Today, Feathered Quill reviewer Barbara Bamberger Scott is talking with Gene Rontal, author of A Pre-Existing Condition.
FQ: How did you organize your time and energy to compose the book, given what must be a very busy life as a professor?
RONTAL: I had often thought that in spite of reported safety of patients’ medical records, there is always the human factor that could make those records exposed to a criminal who could use them for nefarious purposes. It wasn’t until I read about viaticals, that I found the vehicle to create a plot. Once I had that plot, I was hooked. It had the one thing I always admired in mysteries – the momentary suspension of disbelief. The idea that this could possibly happen. At that point, I knew I had to write it. I would write at night or early in the morning. I am very lucky that I have an understanding wife.
FQ: How much of Dailey is really you?
RONTAL: I think every book that has been written reflects, in some way or another, the personality and thought processing of the author. The medical portions of the book are certainly reflective of my experiences as a physician. Illnesses are often a mystery. Like a detective, the doctor has to put the clues together to solve the problem. On the other hand, I am not an action hero. Even at my best I probably couldn’t do what Ben Dailey does.
FQ: Do you see our current world, with Covid and other factors, the possible development of such elements as the manipulation of medical data as depicted in this book?
RONTAL: It has already happened. The use of “runners” in hospitals to bring medical malpractice cases to attorneys, stealing of medical information and hacking into patients’ electronic medical records. It has been done a number of times.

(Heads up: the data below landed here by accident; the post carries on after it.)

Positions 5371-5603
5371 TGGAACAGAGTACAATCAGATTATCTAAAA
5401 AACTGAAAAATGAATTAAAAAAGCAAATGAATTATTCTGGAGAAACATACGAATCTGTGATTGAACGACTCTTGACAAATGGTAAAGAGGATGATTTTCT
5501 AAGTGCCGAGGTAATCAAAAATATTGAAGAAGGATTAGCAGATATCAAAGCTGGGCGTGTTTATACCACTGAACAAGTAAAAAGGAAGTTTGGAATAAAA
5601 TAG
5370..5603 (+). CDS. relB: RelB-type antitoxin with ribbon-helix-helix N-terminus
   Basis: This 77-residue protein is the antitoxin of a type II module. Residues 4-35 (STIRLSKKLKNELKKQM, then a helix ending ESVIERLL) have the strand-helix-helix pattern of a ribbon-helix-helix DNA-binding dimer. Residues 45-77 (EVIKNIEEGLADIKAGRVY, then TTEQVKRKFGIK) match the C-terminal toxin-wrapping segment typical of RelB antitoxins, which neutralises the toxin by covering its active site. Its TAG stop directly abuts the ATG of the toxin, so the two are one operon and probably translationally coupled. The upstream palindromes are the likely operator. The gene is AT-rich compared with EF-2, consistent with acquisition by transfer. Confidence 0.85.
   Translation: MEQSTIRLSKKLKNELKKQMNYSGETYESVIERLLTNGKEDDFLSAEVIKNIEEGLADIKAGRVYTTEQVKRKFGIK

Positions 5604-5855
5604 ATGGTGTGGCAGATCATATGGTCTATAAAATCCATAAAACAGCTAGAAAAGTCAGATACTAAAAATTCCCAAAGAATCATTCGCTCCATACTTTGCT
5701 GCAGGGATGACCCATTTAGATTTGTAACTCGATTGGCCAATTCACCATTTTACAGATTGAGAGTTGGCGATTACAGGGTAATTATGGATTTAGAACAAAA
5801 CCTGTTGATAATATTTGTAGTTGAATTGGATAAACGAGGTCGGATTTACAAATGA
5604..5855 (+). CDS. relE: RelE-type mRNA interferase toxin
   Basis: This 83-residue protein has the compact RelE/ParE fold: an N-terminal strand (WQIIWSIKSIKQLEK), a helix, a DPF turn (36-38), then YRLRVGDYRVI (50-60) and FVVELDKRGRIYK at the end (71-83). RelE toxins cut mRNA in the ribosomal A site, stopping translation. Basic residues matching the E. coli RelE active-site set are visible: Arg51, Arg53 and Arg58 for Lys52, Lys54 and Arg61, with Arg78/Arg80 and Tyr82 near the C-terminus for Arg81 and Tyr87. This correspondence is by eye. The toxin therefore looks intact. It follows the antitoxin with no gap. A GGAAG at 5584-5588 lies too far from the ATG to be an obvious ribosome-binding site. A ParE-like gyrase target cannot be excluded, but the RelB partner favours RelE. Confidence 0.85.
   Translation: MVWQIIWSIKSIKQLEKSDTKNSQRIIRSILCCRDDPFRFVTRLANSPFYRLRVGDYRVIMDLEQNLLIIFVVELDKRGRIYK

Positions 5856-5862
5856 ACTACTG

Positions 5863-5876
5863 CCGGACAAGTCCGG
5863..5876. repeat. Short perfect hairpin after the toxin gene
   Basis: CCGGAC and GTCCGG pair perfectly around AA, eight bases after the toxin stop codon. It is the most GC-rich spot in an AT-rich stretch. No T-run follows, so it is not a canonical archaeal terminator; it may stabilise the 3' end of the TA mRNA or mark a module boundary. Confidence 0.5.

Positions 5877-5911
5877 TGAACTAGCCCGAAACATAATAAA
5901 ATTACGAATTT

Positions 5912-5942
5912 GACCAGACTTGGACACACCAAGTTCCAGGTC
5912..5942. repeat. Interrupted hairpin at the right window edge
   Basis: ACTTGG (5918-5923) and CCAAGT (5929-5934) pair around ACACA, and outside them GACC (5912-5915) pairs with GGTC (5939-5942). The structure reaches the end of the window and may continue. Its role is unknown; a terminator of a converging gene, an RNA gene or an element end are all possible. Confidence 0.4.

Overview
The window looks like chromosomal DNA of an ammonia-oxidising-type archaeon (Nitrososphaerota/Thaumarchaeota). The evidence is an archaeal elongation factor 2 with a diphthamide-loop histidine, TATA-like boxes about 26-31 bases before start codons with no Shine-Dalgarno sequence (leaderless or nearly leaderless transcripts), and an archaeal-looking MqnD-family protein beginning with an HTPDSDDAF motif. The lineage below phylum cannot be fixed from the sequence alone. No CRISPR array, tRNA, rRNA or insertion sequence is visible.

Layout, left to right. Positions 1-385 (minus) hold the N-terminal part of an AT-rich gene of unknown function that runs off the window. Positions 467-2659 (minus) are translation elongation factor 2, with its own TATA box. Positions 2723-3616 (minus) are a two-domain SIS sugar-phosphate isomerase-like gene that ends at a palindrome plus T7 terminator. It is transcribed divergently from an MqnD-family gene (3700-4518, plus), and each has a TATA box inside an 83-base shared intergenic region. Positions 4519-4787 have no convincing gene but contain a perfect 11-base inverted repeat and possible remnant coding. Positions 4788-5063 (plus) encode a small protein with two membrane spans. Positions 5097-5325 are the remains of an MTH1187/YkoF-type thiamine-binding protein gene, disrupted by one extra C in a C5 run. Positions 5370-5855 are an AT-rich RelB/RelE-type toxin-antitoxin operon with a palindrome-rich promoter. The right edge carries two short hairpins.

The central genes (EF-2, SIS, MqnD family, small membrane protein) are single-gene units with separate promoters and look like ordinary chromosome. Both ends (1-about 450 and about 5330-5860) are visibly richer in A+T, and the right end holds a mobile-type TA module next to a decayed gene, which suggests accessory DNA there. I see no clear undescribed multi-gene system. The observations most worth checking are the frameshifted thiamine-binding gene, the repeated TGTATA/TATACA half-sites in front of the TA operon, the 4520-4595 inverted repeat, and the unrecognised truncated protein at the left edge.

FQ: Which episode in this wide-ranging story was the most compelling to imagine and compose?
RONTAL: Giving a novel a satisfying ending is often the most difficult part of writing a mystery book. I believe the “Epilogue” in A Pre-Exisiting Condition was the most compelling to imagine and compose. A frozen embryo mentioned at the start of the book, becomes an unexpected gift to deserving parents.
FQ: What writer, modern or classical, of whatever genre, influenced you most in the creation of this series?
RONTAL: As a kid, I read Sherlock Holmes. I was riveted on Conan Doyle’s ability to make his mysteries real. That is always my goal when I write a new book.
FQ: Could you envision a documentary comparing your own life experience and that of Ben Dailey, as a companion piece to the book?
RONTAL: I don’t know whether anyone would find it interesting. My struggle to become a doctor was not easy. Like Ben Dailey, I always had to work hard to get my education and become a physician. English wasn’t my strong suit. At least that’s what my teachers and professors told me. I was always a “science kid.” The only bad grade I got in college was in English. I might not have been good in English, but I always had an imagination. One day I was telling some friends a story from the hospital. After I finished, one of them said I should write a book. The idea that I should write a novel was suddenly liberating. I must have wanted to do it all my life. Like Ben Dailey, perseverance usually wins out.
FQ: Did you find the composition of this book to resemble in some ways the skills of a physician diagnosing and treating?
RONTAL: As I had mentioned, being a physician is like being a detective. There are two types of medicine. One is empiric medicine, where you find certain things about the patient that allow you to think of a diagnosis. This type of diagnosis is not always correct. Then there is evidence-based medicine. Those are diagnoses based on hard facts, like a patient with a sore throat has a throat culture that is positive for Strep. With a positive culture you can give the correct medication. I always look for the facts. The same thing applies to my books. As I mentioned, when I write, I value the idea that the plot in the book could actually happen. It’s all about the evidence.